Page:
The Women's Tour continues to improve its reputation as a popular race on the Women's WorldTour, particularly after confirming it secured the sponsorship needed to provide the required live coverage of all six stages. The live coverage adds to the event's existing marketing and organisational strategy that will allow fans to watch the action worldwide, and in hopes to help the event secure a much-needed title sponsor.
This year, it is the second top-tier race held in the UK after RideLondon's expanded three-day race. The Women's Tour promises a range of varied routes peaking at Black Mountain for what has been tipped as the toughest summit finish in the history of the Women's Tour.
Providing 45 minutes of live broadcasting is a requirement to be part of the top-tier series as of 2020. The Women's Tour began in 2014 and has been part of the Women's WorldTour since its inception in 2016, but it was cancelled in 2020 (opens in new tab) and postponed (opens in new tab)until October 2021. Last year, live coverage plans fell through due to the impacts of "commercial realities" after two years of being hit hard by the COVID-19 pandemic.
Now in its eighth edition, this will be the first-ever year that fans will be able to watch the race live as organisers plan to show at least 90 minutes of coverage on Eurosport Player and GCN+ in addition to the stage highlights each evening on ITV4 in the UK.
However, the event is still running on limited resources without a title financial backer despite the significant step forward in providing live broadcasting.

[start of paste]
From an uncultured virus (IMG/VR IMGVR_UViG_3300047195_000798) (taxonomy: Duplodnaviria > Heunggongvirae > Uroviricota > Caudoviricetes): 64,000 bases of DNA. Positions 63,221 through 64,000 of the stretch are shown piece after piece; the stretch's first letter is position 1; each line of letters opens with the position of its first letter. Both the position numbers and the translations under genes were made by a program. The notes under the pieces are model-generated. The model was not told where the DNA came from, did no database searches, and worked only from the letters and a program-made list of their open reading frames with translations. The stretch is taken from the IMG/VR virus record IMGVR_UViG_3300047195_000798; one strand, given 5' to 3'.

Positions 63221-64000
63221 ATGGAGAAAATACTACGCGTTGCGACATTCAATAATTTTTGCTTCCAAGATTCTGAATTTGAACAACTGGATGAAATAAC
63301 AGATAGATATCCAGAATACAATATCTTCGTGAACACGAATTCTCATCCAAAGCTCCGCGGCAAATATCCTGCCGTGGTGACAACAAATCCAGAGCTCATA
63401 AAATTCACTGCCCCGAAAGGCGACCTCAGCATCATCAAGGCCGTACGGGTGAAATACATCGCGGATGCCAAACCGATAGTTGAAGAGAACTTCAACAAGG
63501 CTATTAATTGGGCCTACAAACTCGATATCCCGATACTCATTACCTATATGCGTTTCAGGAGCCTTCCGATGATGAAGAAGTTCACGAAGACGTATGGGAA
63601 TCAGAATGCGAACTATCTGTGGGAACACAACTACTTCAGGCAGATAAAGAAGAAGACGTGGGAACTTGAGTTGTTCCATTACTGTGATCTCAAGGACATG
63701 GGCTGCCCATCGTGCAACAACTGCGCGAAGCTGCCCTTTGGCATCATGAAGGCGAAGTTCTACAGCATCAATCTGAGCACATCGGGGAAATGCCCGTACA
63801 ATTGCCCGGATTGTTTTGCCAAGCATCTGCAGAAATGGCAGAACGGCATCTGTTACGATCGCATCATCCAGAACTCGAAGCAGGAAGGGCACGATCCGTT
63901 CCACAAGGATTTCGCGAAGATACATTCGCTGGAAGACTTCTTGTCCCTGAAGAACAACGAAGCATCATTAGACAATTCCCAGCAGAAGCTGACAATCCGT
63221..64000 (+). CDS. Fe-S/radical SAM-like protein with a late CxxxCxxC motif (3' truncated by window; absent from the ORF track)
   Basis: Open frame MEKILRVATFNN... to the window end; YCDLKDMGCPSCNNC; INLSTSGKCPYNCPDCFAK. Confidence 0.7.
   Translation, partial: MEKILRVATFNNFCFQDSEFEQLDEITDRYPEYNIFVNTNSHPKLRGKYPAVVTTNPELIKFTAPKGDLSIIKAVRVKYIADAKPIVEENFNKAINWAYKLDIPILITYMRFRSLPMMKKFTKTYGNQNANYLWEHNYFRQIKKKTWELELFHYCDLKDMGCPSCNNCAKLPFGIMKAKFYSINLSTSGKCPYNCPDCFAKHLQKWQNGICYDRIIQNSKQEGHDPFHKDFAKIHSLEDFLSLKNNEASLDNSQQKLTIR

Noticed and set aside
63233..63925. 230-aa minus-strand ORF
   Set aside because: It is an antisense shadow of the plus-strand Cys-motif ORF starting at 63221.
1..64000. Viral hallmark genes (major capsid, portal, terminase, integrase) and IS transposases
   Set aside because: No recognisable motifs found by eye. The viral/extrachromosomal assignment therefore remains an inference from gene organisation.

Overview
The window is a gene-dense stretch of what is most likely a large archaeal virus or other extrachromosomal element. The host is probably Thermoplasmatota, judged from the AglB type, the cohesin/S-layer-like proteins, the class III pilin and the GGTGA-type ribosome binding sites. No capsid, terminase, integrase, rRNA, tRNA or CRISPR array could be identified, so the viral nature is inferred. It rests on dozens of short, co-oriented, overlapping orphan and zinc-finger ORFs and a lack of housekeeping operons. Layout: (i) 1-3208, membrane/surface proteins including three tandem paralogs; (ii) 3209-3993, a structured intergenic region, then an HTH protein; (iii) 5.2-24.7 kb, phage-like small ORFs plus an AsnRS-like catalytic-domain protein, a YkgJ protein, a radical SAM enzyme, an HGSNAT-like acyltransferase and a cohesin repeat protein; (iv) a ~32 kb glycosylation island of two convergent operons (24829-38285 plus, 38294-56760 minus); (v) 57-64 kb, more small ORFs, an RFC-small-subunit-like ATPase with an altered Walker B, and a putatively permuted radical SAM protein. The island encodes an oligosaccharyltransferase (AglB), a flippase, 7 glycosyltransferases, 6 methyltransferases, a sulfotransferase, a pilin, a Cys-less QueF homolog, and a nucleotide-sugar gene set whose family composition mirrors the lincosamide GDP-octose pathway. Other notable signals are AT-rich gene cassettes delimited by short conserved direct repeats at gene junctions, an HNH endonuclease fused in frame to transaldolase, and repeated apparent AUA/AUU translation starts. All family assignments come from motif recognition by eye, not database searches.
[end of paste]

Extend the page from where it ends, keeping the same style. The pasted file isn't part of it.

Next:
Prize money parity has to wait
In previous years, organisers were praised for offering prize money parity between the Women's Tour and the Tour of Britain. However, they have had to cut back on the women's prize purse as of last year, and again this year as they search for a title sponsor.
SweetSpot offered equal prize money of €90,000 between its two races in 2018 and 2019 when the race was under the title sponsorship of OVO, with the energy company putting in the additional prize funds. At that time, the general classification winner earned €14,460.
Although SweetSpot aimed to restore parity in financial prize money across both races in 2022, this year, the women's peloton will be racing for a total prize purse of €37,955, with the winner taking home just €2,750.
Organisers previously stated that they were seeking a minimum of £75,000 to help cover the costs of live broadcasting, which is a requirement to be part of the Women's WorldTour. The broadcast has been made possible by self-catering accommodation provider cottages.com – part of Awaze – event stakeholders and Eurosport/GCN.
Still, with continued resource constraints, the hunt for a title sponsor remains their primary objective for future editions.
"Ultimately it’s a case of we can’t do everything at the moment," a representative of the event wrote to Cyclingnews.
"We definitely had two big aims from last year's race, which was to secure live coverage and to increase the prize fund. Unfortunately, the latter does remain as it was in October 2021. Our first priority was investing in the broadcast coverage that is a UCI requirement and will ultimately benefit everyone in the race, and further investment at the moment is simply not possible.
"Like everyone we are still feeling (possibly reeling!) from the effects of COVID and the cancellation of our 2020 race and delay of the 2021 event by five months, and we do not have a title sponsor for this year's race. It will be the first of the eight editions to not have a title sponsor.